Written by Samuel Beckett
Directed by Andrei Belgrader
Starring John Turturro, Max Casella, Alvin Epstein, Elaine Stritch
Performances April 25–May 18, 2008
BAM Harvey Theater
651 Fulton Street, Brooklyn
Has there ever been a more devastating chronicler of our simultaneously pathetic and heroic attempts to find any meaning in life than Samuel Beckett? As Andrei Belgrader’s production of Endgame demonstrates, Beckett’s bleakly beautiful work is still relevant today if only because, in an age of increasing technological advances, the alienation that he so effectively evoked remains an overwhelming force.
Belgrader doesn’t do anything as trite as introduce extraneous electronic devices to parallel today’s world -- although, throughout the performance I attended, several thoughtless audience members provided their own cell phone accompaniment. Instead, the director takes the iconic images of Endgame images and suffuses them with new life: the blind, crippled Hamm in his wheelchair; his servant Clov limpingly following his master’s orders; and Nagg and Nell, Hamm’s parents, gamely suffering their final days in matching trash cans. These images are as powerful as ever, thanks to the director's and a quartet of perfectly-matched actors' trust in Beckett’s splendid script.
The setting is, simply, the end of the world, as Beckett drops his foursome into this vague, post-apocalyptic terrain with no explanation. (The work of set designer Anita Stewart, costumer Candice Donnelly and lighting designer Michael Chybowski is magisterial both singly and together.) Through both monstrously dark gallows humor and subtly affecting humanity, Beckett allows these people to become, by turns, as pathetic or heroic, as heinous or gentle, as ugly or beautiful, as possible: in other words, Beckett has created, even more so than in Waiting for Godot, the most persuasively moral summation of the human condition this side of Shakespeare.
In this staging, Belgrader takes Beckett at his word(s), and the result is the most satisfying Endgame I’ve seen. The director follows the script closely, making only one unwelcome intrusion, letting the alarm clock scene play out far too long, which reduces it to a mere gag. Otherwise, Belgrader firmly handles Beckett’s peculiar rhythms—the way certain phrases are emphasized (or de-emphasized), or the startling originality of Beckett’s pauses, next to which Harold Pinter’s seem merely pedantic.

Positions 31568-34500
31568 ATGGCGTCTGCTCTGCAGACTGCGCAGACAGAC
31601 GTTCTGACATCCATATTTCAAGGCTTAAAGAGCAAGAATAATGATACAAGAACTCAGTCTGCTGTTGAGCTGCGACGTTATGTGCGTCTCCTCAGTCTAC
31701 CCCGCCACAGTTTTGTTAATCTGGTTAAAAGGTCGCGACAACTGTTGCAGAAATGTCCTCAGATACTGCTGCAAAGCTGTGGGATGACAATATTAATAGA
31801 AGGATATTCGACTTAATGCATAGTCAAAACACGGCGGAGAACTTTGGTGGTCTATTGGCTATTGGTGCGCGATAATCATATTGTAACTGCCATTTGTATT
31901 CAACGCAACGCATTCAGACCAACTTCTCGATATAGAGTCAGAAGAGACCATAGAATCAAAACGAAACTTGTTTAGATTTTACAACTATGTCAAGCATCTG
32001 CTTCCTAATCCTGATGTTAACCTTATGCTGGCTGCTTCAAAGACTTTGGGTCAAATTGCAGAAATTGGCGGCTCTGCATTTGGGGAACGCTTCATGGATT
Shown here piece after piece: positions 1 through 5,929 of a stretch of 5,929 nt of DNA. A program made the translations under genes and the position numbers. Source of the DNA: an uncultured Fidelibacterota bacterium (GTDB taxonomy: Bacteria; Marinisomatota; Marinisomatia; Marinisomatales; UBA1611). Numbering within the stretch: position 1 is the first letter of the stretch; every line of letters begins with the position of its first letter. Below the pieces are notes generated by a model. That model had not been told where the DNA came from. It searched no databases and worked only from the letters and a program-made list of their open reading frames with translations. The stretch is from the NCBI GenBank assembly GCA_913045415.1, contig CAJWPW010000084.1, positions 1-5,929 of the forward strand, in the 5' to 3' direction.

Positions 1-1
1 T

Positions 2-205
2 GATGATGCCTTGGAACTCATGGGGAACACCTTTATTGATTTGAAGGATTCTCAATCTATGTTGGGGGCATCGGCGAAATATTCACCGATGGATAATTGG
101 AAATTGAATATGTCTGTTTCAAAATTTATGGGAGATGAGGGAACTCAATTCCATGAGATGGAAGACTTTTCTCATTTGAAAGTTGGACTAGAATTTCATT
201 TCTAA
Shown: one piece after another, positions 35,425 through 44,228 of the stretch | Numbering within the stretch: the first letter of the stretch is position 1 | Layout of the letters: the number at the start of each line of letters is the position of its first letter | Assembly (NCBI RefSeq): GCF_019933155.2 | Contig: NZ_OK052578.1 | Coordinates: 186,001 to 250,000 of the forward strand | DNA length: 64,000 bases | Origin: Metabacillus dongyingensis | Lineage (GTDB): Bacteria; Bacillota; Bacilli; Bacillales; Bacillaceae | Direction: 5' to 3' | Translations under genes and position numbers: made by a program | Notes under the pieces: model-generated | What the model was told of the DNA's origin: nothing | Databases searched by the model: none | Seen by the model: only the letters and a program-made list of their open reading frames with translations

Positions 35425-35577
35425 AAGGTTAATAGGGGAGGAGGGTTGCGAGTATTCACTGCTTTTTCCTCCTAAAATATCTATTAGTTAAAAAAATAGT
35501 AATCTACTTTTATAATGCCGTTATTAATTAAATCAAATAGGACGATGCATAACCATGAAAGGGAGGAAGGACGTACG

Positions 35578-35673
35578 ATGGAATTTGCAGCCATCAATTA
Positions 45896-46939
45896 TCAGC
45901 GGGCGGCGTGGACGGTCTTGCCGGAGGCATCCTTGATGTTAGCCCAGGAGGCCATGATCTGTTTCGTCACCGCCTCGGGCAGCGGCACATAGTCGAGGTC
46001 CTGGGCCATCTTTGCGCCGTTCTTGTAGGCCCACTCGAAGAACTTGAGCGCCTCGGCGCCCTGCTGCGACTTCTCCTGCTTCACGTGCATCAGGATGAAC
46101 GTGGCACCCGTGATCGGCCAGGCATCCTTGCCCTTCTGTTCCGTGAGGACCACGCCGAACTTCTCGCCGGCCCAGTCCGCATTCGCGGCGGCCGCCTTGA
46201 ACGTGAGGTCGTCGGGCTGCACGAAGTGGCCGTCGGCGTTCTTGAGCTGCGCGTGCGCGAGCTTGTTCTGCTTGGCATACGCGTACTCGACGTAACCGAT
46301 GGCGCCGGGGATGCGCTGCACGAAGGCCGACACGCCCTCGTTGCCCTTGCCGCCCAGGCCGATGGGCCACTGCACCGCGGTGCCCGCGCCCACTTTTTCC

Belgrader’s actors follow suit. As Nell, Elaine Stritch is heartbreaking in her single scene opposite her husband Nagg: not only does Stritch get the emphasis right in her admission that “Nothing is funnier than unhappiness,” but she also locates the emotions bubbling underneath Beckett’s sardonic dialogue, as witness her blank slate of a face as Nagg re-tells a story for the umpteenth time. And, most happily, there is no “Elaine Stritch” in her portrayal, as she willingly succumbs to Beckett’s world.
Alvin Epstein has played Nagg often, most recently at the Irish Rep opposite Tony Roberts’ Hamm, and he knows enough to give Nagg a low-key dignity that belies his seeming idiocy, i.e., those frequent snake-like dartings of the tongue. Epstein also does wonders with Nagg’s futile attempts to chew the stale biscuit Clov has given him, making him nearly heroic as he gives this defiant “up yours” to death: he may not be long for this world, but he will not go quietly.
Max Casella’s Clov effortlessly combines graceful limping movements with split-second comic timing in his endless bantering with Hamm. Casella gives a performance I would point to in order to demonstrate that the intense physicality in Beckett’s plays is their most underappreciated feature: although such comic exertion could easily turn into mindless Keystone Kops-Three Stooges nonsense, Casella and Belgrader instead shrewdly integrate it into the characterization of Clov, ennobling his humanity through his physical and mental flaws.
Finally, there’s John Turturro, front and center is the blind, wheelchair-bound Hamm. Although frequently taking his namesake literally and hamming it up (to the audience’s delight, of course), Turturro gives Hamm a certain grandeur and by the emotionally draining climax—when Hamm takes stock of this no-win situation and resignedly accepts his fate—the actor has transformed Hamm into someone who, though finally beaten, has proudly given all he has to avoid the ultimate endgame, death.
By displaying Beckett’s fatalism and humanism side by side, and balancing them perfectly— which the best Beckett productions must do (and so few succeed at)—Belgrader and company’s Endgame is a remarkable achievement.